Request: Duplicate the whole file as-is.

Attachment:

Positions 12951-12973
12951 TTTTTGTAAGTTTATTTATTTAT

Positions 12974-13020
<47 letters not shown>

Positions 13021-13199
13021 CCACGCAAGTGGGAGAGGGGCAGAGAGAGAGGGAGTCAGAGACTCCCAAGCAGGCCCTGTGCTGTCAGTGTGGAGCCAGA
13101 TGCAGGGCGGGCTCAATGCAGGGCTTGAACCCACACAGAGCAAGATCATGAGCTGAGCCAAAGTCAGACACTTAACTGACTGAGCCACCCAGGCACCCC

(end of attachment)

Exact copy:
Positions 12951-12973
12951 TTTTTGTAAGTTTATTTATTTAT

Positions 12974-13020
<47 letters not shown>

Positions 13021-13199
13021 CCACGCAAGTGGGAGAGGGGCAGAGAGAGAGGGAGTCAGAGACTCCCAAGCAGGCCCTGTGCTGTCAGTGTGGAGCCAGA
13101 TGCAGGGCGGGCTCAATGCAGGGCTTGAACCCACACAGAGCAAGATCATGAGCTGAGCCAAAGTCAGACACTTAACTGACTGAGCCACCCAGGCACCCC